A Guide to Refurbished Dell Computers

If you are looking into purchasing a new computer you would be remiss NOT to first consider purchasing a quality refurbished PC. Refurbished computers generally offer all the computing power, features and reliability you will need at a fraction of the price of a new one. Whether you are purchasing a first or second computer for home, buying for a school or school district, or a business looking to upgrade or expand, refurbished computers should be considered as an alternative to pricier new machines.

What is a refurbished computer?

A refurbished computer is any computer that has come from a working environment, be it business or personal, and has been reconditioned to like new condition for resale. This can include machines that were leased by businesses, schools, or government organizations and computers that are traded in by home users. Generally speaking the computers that make the best option for refurbishing and reselling are business class machines. Business class computers were designed with corporate users in mind and are developed to be reliable, upgradeable, and easily maintained. Quite simply these computers are built to work every day and every time, year after year. Examples of these computers include but are not limited to the Dell Optiplex line; including the Dell Optiplex GX150, GX240, GX260, GX270 and GX280. Other Dell business variations would include GX50 and GX60 machines and Dell Precision machines. The Dell Optiplex and Precision lines were designed with business in mind and are extraordinarily reliable, easy to maintain and upgradeable. Computers that were originally designed for the home user often do not come close to meeting the quality standards set by their business counterparts and as such should be considered to be a somewhat less desirable option.

Generally there are two distinct types of refurbished computers available, off lease and factory refurbished computers. Factory refurbished equipment has been retuned to the original manufacture, usually by a dissatisfied consumer. This equipment is then reworked by the manufacturer and sold as such; generally these computers come with a reasonable warranty, the original manufacturers guarantee, and a premium price. Off-lease refurbished machines are refurbished by the seller and not the manufacturer. Off-lease machines generally offer the same reliability, conditioning, options and warranties as those refurbished by the manufacturer but can often be found at a significant discount compared to factory refurbished equipment.

Where do refurbished computers come from and if they are so reliable why are they available?

Businesses, Government organizations and schools generally lease their computers and equipment for a period of time ranging from months to a few years. At the end of a lease many organizations opt to return this completely functional and useful equipment to comply with their accounting practices. You may ask why organizations would return completely functional equipment only to spend millions replacing it. The answer is simultaneously simple and complex, but in brief; most companies adapt accounting practices that devalue their computer and office equipment yearly as a tax benefit. Generally, at the end of three years, companies show that their existing equipment has no value and accept that the purchase of new equipment is merely a part of their accounting practices and not a waste of good equipment and money. Refurbished computers almost always come out of a clean, well maintained corporate environment. These computers are generally in a working condition, other than perhaps some minor flaws, or cosmetic damage. Other sources for refurbished computers include customer returns, floor or testing models.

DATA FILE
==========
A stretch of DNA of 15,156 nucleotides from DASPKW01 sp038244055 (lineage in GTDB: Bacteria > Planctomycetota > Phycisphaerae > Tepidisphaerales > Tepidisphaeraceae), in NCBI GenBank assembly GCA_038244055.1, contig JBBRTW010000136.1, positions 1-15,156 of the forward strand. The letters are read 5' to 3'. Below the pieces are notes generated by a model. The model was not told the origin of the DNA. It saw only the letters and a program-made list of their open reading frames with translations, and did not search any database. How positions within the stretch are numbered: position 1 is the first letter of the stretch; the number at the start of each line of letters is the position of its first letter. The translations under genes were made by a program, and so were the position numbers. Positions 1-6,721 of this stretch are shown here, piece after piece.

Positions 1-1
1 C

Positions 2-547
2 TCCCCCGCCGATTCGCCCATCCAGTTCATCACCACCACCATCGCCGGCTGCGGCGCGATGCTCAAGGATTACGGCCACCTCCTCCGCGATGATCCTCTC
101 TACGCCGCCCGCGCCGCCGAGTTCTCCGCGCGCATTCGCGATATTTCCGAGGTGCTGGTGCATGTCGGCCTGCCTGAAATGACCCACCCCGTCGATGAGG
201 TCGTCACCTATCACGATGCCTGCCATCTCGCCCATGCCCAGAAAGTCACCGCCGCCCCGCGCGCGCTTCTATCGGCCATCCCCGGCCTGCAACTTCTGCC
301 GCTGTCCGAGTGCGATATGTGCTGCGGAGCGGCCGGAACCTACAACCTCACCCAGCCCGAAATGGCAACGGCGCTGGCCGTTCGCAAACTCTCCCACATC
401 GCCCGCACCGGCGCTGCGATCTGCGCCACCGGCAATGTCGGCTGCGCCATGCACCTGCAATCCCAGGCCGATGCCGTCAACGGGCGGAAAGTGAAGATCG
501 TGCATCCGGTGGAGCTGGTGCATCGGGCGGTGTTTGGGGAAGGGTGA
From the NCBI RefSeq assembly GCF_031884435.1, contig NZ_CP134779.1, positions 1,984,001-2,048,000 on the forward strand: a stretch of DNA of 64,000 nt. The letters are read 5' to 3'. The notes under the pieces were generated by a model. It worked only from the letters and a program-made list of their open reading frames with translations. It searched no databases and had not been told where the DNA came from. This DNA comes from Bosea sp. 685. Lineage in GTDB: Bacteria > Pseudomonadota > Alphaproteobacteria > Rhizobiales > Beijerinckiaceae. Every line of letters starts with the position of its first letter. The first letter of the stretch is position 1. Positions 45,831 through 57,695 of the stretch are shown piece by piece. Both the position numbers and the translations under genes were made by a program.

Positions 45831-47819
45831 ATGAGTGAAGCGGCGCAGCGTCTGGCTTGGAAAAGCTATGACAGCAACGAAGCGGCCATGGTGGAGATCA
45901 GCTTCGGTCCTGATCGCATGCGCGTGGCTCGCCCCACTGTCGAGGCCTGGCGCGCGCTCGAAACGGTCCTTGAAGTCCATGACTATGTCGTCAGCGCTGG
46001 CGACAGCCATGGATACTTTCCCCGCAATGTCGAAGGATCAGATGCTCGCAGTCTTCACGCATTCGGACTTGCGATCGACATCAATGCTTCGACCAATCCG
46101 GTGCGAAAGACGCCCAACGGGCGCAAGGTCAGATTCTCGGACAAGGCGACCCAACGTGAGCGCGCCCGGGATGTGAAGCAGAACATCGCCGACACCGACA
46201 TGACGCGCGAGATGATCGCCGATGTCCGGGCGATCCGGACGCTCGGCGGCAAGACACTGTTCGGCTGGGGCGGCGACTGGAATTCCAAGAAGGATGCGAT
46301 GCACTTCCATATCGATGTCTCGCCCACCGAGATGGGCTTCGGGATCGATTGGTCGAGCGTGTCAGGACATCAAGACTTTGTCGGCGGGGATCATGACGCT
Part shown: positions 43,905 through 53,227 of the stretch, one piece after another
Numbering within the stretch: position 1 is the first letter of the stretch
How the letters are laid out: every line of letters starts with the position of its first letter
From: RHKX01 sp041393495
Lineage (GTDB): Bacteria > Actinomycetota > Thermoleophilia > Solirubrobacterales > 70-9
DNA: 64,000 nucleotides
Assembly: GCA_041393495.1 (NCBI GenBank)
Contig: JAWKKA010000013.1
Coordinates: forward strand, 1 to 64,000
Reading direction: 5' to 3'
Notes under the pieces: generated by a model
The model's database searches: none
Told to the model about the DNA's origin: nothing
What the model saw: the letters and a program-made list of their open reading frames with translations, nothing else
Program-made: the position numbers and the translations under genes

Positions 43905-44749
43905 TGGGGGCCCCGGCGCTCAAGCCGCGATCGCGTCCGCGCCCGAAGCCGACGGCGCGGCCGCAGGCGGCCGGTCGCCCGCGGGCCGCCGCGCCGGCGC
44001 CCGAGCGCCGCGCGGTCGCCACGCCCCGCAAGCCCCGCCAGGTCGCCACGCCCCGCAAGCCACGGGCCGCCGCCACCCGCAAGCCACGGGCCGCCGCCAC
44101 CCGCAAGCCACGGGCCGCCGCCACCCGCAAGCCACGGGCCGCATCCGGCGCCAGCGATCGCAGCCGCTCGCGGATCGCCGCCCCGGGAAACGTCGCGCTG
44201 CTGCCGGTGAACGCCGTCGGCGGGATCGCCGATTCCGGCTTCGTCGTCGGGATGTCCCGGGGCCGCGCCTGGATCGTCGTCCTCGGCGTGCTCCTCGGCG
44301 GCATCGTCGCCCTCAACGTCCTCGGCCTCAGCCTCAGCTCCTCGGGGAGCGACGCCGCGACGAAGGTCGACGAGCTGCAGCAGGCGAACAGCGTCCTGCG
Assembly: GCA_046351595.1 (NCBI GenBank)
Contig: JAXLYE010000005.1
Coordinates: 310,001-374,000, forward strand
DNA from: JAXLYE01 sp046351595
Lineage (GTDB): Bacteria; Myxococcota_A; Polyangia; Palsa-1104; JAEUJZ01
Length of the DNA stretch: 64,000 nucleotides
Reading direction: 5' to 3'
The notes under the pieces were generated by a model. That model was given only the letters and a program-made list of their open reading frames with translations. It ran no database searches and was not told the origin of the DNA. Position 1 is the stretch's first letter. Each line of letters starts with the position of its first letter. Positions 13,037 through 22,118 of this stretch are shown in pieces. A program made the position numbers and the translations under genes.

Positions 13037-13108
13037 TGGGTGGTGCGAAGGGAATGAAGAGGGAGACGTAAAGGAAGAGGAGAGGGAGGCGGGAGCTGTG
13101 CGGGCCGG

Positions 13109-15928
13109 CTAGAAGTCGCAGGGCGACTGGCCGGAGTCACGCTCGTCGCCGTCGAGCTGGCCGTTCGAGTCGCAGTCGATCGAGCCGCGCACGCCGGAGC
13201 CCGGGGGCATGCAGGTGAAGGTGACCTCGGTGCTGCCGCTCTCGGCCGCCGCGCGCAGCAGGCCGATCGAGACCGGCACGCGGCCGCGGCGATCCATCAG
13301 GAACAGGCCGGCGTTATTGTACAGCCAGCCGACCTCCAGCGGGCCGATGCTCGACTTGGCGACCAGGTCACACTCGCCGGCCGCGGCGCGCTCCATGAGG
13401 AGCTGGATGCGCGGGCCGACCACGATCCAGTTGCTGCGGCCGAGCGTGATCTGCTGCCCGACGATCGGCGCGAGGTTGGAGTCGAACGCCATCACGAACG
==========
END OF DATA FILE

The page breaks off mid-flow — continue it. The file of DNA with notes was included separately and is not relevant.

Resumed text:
How to tell if you are good candidate for a refurbished computer.

Refurbished computers are an excellent choice for virtually all but the most demanding power users. Many refurbished computers today can offer virtually identical performance as new equipment and at less than half the cost. It is important to ask yourself what kind of user you or your organization is. Those users who only want to work in Microsoft Office applications may have drastically different computing needs than people who want to play 3D games or edit video. Those of you who are into the latest and greatest computer games, video editing or CAD programs may need to invest in a new computer.

If you are purchasing for a business, school or government organization, very few users on your network will be power users. This gives you a great opportunity to save your organization thousands, if not tens of thousands of dollars, by supplying computers to your users that specifically meet their needs.

Home users generally do not need the latest and greatest in computer technology. Most home users are looking for solid internet access, the ability to edit photos, download music and play simple games, all of which can be easily handled by most refurbished computers. Home users who consider themselves to be power users can often tweak a refurbished computer to meet their needs and save hundreds of dollars in the process.

Most major manufactures offer potential customers the illusion that newer is better. In most instances this simply isn’t true, refurbished computers can meet the needs of virtually any user and at a fraction of the cost of new.

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